Strategically Defaulting on Mortgage Carries Heavy Consequences

Millions of Americans currently carry negative equity in their homes, meaning their outstanding mortgage balance exceeds the value of their property. Underwater mortgages are not only costly, but frustrating to borrowers who see homeownership as a retirement planning tool and a sound asset. Further, many find that even though they are financially able to meet their mortgage payments each month and have good credit scores, they do not qualify for federal refinancing programs. In response, a small percentage of homeowners have simply walked away from their homes in what is known as a strategic default.

This action has become more accepted among many homeowners, and 32 percent – or 68 million – believe individuals should be permitted to strategically default on their mortgages without any consequences, according to an ID Analytics survey. In addition, 13 percent – or 28 million – said they would likely strategically default on a mortgage, and 17 percent – 36 million – know an individual who has taken this course of action.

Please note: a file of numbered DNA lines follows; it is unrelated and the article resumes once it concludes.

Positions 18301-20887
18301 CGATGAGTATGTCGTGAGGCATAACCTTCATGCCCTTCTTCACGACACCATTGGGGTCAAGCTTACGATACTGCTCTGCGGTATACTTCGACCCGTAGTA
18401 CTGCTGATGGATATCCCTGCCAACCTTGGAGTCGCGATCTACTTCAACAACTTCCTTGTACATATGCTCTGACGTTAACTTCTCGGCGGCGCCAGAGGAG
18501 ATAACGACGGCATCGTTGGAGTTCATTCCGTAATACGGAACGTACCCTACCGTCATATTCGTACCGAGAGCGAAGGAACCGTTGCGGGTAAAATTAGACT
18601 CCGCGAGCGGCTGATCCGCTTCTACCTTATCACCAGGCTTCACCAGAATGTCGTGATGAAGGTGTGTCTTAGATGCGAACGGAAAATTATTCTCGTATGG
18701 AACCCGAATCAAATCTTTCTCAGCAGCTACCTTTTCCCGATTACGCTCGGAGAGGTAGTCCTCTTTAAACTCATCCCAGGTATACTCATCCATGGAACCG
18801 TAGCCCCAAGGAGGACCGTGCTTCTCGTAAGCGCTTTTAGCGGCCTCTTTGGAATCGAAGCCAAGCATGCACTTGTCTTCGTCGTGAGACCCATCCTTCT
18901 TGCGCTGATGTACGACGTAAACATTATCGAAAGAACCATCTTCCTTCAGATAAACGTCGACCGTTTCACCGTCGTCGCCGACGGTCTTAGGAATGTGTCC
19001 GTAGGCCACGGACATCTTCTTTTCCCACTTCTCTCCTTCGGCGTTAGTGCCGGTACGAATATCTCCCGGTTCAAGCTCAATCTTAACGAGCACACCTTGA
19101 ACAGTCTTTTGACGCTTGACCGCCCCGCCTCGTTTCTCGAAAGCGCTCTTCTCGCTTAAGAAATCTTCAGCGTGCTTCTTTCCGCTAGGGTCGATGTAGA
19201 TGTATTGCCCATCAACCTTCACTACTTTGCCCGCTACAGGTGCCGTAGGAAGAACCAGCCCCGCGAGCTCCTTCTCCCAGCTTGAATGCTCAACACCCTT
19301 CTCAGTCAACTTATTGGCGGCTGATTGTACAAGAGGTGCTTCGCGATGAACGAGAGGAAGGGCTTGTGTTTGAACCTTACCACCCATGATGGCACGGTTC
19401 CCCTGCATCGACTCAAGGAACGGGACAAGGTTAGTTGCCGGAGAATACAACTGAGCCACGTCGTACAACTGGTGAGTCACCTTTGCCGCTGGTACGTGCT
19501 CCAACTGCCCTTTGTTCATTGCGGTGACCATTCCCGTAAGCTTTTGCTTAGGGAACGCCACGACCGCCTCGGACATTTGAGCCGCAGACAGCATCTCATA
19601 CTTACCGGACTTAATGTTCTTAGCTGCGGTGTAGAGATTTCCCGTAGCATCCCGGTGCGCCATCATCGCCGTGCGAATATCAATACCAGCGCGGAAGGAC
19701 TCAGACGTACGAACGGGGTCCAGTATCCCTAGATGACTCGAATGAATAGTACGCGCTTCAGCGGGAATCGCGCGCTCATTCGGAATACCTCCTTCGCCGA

Voluntarily ceasing to pay lenders, and allowing the bank to foreclose on a home, may free up more income, but it comes at a price. A foreclosure can have damaging consequences for a consumer’s credit score. Many people who walk away from their homes have good credit scores, and negative information on their credit report tends to affect their scores more adversely than people with already-low credit ratings. The survey revealed that in this new economic climate, 36 percent – 77 million – of Americans believe it is socially acceptable to have a low credit score. However, this may make it more difficult to qualify for another mortgage, rent an apartment or secure a new job. Further, some lenders only extend recourse loans, meaning that borrowers who lose their homes to foreclosure are still held personally liable for the outstanding balance.

Exploring other options

Homeowners who are underwater on their home loans can benefit from speaking to a credit counselor or enrolling in housing counseling to explore their options. Some may qualify for the new terms under the federal Home Affordable Refinance Program, which allows underwater borrowers who meet certain stipulations to refinance their loans. Individuals who are burdened by their monthly payment may also discuss budgeting techniques with professionals to help them save money until the housing market reaches sustainable levels of recovery.

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